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Saturday, September 29, 2012

Municipal Pensions--the Next Big Crises

Yesterday, I noted an article from the Atlantic about the coming economic crises in Japan. Today, I want to mention this article about the pension crises for local governments.
But there are other policies that have a lasting and devastating impact on the health of cities. That’s currently on sad display as municipalities try to deal with the ticking time bomb of public employee pensions.

State government pensions have dominated the headlines, beginning, as ever, with California. Less well known is the plight of local governments, struggling with the very same problem. There are 220 state pension plans but nearly 3,200 locally administered across the nation, wreaking havoc on municipal budgets already in tatters.

Like many urban renewal plans, generous pensions for a range of city employees were established with the best of intentions, in the context of another era. Awarding pensions – long since been phased out in the private sector and replaced with individual retirement accounts to which employers often contribute over the course of one’s career – was seen as a way of rewarding public service, particularly for salaries that were not competitive with the private sector.
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Municipalities have an even harder time covering monthly pension obligations; most depend primarily on property tax revenue, along with dwindling state aid and limited other tax revenues. And then there is the ongoing post-2008 public finance crisis. Cities are struggling to pay for other things; many have drastically cut back services, from police patrols to keeping streetlights lit. They have laid off current employees as stimulus funding has run out. Some have declared bankruptcy.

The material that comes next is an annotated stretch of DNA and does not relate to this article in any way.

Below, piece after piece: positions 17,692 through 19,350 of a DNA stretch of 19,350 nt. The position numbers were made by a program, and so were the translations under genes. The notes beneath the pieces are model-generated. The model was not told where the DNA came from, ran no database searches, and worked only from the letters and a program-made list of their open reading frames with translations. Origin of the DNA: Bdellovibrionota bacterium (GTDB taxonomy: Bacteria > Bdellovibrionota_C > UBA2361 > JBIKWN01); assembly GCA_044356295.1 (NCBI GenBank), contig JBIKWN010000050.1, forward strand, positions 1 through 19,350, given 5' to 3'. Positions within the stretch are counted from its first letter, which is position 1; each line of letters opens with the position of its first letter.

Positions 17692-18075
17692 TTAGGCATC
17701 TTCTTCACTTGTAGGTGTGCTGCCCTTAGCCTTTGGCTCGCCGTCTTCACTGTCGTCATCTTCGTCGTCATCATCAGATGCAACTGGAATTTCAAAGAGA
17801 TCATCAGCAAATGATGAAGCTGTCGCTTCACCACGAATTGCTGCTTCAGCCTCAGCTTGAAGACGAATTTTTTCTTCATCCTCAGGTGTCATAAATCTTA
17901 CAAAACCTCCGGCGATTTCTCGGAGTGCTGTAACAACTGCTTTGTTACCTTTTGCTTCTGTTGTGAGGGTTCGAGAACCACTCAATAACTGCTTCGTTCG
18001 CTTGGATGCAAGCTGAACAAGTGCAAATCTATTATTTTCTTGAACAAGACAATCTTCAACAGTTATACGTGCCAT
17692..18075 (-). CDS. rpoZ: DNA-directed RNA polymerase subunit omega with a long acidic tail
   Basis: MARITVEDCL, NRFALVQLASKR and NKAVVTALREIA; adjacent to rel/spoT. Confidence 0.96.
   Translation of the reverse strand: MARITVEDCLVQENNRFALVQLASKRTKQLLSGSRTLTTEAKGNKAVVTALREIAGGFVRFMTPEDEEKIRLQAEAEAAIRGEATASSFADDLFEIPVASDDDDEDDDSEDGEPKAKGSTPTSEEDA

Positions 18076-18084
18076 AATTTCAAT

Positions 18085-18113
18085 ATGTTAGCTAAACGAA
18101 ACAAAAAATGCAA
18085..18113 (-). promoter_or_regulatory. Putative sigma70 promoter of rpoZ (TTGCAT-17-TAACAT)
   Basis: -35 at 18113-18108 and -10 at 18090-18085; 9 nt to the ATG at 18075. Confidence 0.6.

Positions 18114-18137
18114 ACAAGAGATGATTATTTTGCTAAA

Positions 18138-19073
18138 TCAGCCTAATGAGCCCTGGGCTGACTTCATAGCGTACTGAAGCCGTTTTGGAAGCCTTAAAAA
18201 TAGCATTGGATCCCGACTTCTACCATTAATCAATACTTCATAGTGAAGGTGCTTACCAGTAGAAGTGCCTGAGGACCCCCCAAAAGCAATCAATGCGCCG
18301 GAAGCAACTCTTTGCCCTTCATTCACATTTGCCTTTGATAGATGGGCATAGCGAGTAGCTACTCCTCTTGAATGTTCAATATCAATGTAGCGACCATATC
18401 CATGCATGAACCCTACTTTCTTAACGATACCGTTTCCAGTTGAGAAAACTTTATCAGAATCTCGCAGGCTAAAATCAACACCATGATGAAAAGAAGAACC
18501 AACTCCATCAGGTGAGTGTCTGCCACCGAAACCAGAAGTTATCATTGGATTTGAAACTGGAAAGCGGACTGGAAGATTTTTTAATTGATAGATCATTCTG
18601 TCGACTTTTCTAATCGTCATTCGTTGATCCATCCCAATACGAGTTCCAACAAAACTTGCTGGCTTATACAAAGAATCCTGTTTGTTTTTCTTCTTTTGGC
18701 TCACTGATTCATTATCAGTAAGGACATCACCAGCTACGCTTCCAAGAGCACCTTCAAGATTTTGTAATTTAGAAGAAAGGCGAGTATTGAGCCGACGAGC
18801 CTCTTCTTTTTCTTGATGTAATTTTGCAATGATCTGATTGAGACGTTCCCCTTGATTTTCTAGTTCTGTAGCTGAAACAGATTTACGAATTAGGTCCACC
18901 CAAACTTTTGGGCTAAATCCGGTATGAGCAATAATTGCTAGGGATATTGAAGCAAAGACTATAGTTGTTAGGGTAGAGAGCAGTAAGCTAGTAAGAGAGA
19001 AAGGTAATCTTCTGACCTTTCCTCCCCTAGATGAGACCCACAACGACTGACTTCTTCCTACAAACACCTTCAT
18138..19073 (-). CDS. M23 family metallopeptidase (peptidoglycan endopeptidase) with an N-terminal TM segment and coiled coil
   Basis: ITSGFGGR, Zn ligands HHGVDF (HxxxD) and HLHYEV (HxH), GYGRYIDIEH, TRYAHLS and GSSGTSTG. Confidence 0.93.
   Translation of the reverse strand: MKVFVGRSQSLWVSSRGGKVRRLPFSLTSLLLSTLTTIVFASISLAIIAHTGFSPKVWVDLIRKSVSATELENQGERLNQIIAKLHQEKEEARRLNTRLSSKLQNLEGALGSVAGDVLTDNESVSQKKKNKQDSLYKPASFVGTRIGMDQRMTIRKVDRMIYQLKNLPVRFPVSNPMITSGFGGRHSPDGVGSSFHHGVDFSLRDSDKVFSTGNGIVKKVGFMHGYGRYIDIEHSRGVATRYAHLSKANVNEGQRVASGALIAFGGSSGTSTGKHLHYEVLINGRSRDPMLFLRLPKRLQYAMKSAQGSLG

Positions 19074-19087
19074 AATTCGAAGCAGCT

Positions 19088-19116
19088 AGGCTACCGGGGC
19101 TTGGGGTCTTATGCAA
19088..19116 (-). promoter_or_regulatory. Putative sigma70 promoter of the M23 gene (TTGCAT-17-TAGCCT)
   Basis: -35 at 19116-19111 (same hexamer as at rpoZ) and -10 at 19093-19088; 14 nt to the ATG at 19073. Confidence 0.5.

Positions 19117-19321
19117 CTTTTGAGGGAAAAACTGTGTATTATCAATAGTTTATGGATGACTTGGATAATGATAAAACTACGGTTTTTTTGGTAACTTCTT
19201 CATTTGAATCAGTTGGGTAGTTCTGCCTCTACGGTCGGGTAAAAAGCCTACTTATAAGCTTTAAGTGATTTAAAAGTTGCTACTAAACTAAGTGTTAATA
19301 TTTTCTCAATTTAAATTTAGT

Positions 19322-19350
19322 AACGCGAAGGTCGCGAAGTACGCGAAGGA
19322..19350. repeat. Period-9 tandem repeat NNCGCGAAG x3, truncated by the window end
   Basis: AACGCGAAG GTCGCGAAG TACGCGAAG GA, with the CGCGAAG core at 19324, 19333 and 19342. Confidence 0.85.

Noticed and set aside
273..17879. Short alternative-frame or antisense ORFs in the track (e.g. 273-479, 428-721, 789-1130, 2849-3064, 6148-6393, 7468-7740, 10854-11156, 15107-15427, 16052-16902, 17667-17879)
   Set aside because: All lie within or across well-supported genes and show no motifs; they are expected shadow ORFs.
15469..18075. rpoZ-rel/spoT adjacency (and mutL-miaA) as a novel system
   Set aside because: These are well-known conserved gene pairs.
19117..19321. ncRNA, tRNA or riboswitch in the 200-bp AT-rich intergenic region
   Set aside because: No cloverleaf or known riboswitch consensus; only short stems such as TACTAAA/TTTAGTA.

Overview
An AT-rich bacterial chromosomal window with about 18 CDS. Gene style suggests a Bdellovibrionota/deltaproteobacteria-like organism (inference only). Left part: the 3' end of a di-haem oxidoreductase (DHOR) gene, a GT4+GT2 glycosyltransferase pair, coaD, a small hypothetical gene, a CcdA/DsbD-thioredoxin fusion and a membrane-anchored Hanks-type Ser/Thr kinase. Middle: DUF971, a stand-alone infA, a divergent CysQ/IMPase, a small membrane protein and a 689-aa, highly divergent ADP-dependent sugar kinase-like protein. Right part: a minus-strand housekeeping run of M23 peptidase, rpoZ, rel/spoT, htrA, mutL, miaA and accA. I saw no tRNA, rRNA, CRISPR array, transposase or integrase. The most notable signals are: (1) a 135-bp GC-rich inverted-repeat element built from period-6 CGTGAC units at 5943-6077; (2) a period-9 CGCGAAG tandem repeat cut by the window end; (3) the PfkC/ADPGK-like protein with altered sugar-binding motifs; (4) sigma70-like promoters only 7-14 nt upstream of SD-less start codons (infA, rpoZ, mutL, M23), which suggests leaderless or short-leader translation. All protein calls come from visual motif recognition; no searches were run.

The really bad news is in the future, however. Researchers have estimated that the aggregate unfunded liabilities of locally administered pension plans tops $574 billion. In what amounts to some scary reading in the world of public finance, Tracy Gordon and Ilana Fischer at the Brookings Institution and Heather M. Rose at the University of California, Davis, have detailed this unfolding story in a recently published paper, summarized as well by Gordon and Richard F. Dye of the University of Illinois at Chicago in the current issue of Land Lines. The conclusion is that local governments have not set aside enough funds for pension liabilities, and are borrowing heavily and shifting the burden to future taxpayers. On average, pensions consume nearly 20 percent of municipal budgets. But if trends continue, over half of every dollar in tax revenue would go to pensions, and by some estimates in some cases would suck up 75 percent of all tax revenue.
The bottom line of all of this is that governments, the world over, are finally running out of other people's money. Traditionally, during the little time most people had between when poor health forced them to stop working and when they died, "retirees" were supported by close family members--generally their children. Planning for retirement was necessarily an endeavor to have enough children.

The rise of public and private pensions upended this traditional arrangement, creating the typical freeloader problem. Since someone else's children were going to be subsidizing the system, there is a reduced incentive to expend the time, effort, and money to have enough of your own children. Now, however, the ratio of workers to retirees is declining. This is exacerbated in poorly run cities and states because they have driven out their tax base (Detroit comes to mind). So, there is just not enough other people's money to keep the pension ponzi scheme going. While the authors suggest that cities have to honor the pension agreements, I suspect that there will come a time when people rebel against having to pay taxes to a government from which they obtain no benefit. And the people that lose their pensions won't be happy either.

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